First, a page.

Monday, February 29, 2016

Price Product-Service Bundles for Scalability

Retailers that sell primarily products should also sell services, such as training. Retailers that sell primarily services should also sell products, such as having spa staff recommend items customers can purchase for home use.
     To up the dollar value of the transaction, you might offer product-service bundles. Comprehensive solutions are a selling point. “We install the carpeting you purchase here.” “Your massage package includes a selection of body oils to take with you.”
     How should you price the components in the bundle? Findings from Bowling Green State University and Texas A&M University indicate that the small to midsize retail business might choose to discount the product component of the bundle, but should not discount the service portion. The researchers’ explanation is based on scalability—the diminishing unit cost to the retailer associated with additional volume. When you sell more products, you’re better able to negotiate volume discounts, so the cost to you for each item decreases. With services, though, there is a fixed cost. If a day goes by that a service staff member’s help isn’t purchased, you can’t store those hours to use another day.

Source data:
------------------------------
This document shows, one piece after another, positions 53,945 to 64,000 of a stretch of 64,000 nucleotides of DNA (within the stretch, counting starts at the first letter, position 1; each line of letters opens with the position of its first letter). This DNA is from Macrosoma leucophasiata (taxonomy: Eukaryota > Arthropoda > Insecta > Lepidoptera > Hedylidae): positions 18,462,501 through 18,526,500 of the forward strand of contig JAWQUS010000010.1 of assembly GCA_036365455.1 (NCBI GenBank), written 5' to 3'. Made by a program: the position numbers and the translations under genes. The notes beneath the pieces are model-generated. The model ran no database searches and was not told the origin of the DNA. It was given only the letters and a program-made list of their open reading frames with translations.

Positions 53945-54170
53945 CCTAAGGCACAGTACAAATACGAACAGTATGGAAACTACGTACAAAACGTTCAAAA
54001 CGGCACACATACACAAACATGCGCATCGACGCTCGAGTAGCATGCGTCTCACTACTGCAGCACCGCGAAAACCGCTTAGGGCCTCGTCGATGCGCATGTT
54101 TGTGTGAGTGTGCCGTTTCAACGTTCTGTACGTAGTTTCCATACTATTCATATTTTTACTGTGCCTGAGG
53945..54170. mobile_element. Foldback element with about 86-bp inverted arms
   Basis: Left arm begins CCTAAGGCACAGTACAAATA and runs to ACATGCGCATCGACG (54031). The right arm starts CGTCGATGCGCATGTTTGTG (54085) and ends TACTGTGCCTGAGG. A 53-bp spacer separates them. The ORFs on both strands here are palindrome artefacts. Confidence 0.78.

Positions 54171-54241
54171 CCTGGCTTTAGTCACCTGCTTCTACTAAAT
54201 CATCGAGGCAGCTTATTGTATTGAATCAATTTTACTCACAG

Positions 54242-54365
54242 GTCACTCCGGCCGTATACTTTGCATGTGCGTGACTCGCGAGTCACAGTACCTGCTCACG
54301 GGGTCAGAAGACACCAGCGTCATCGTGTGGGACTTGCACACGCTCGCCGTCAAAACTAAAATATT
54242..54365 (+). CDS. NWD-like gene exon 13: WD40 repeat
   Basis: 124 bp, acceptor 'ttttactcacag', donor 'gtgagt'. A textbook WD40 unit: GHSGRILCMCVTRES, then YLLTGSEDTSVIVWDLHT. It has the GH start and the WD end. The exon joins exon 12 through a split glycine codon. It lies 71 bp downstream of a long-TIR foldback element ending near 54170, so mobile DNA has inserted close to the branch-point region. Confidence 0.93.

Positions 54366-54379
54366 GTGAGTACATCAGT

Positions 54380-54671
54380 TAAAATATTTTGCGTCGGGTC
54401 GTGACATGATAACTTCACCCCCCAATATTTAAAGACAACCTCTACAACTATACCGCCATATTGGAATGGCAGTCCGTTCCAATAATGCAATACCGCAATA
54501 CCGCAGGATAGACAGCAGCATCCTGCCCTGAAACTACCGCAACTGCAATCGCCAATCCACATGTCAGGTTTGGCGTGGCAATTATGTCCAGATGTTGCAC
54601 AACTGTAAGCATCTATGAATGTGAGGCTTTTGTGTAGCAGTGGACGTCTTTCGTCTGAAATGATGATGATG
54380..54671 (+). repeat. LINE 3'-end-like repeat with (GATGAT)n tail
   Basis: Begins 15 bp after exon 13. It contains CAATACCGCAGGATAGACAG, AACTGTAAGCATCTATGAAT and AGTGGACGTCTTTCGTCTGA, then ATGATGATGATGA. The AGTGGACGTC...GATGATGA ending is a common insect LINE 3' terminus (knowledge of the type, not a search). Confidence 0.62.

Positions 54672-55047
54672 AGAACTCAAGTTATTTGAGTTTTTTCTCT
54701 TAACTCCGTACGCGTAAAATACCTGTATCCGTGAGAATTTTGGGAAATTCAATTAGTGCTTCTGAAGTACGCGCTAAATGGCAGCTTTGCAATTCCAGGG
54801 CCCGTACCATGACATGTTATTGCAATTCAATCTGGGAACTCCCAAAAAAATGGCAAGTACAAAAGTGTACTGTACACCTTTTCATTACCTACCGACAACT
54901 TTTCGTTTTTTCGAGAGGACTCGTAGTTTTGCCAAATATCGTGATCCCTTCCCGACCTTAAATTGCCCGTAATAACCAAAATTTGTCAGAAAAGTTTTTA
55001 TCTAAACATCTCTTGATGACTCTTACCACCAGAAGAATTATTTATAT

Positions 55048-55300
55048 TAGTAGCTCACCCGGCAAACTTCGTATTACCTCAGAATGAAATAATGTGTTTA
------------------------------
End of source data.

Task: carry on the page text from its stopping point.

The researchers also verified that consumers will pay to reduce uncertainty. This argues for charging full price with services, since there is more uncertainty than with products. Even after completion of the sale, a customer may be relatively unsure about how well the service addressed the real problem and how reliable the result will turn out to be. If the car starts making that strange noise again, the purchaser might figure the auto repair service outcome wasn’t good. Or they could figure that the service provider delivered what was least expensive for the customer given what was known at the time and it’s now time to return to see what else should be done.
     Services customers respond differently to what can be called outcome and process factors. Outcome factors include the ease of scheduling the service, the degree to which the service addresses the problem the customer defined, and the reliability of the result. Process factors include the attentiveness and friendliness of the staff. Studies at Chinese University of Hong Kong and Fudan University found that when at least adequate service is provided, consumers pay more attention to process quality than outcome quality. Attentiveness and friendliness take staff time, a retailing reality that reminds us again services are not as scalable as products.

For your profitability: Sell Well: What Really Moves Your Shoppers

Click below for more: 
Deliver Friendliness If Outcomes Are Uncertain
Profit from Product-Service Synergy
Bundle Utility, Discount Hedonism
Bundle Expensive & Cheap Synergistically

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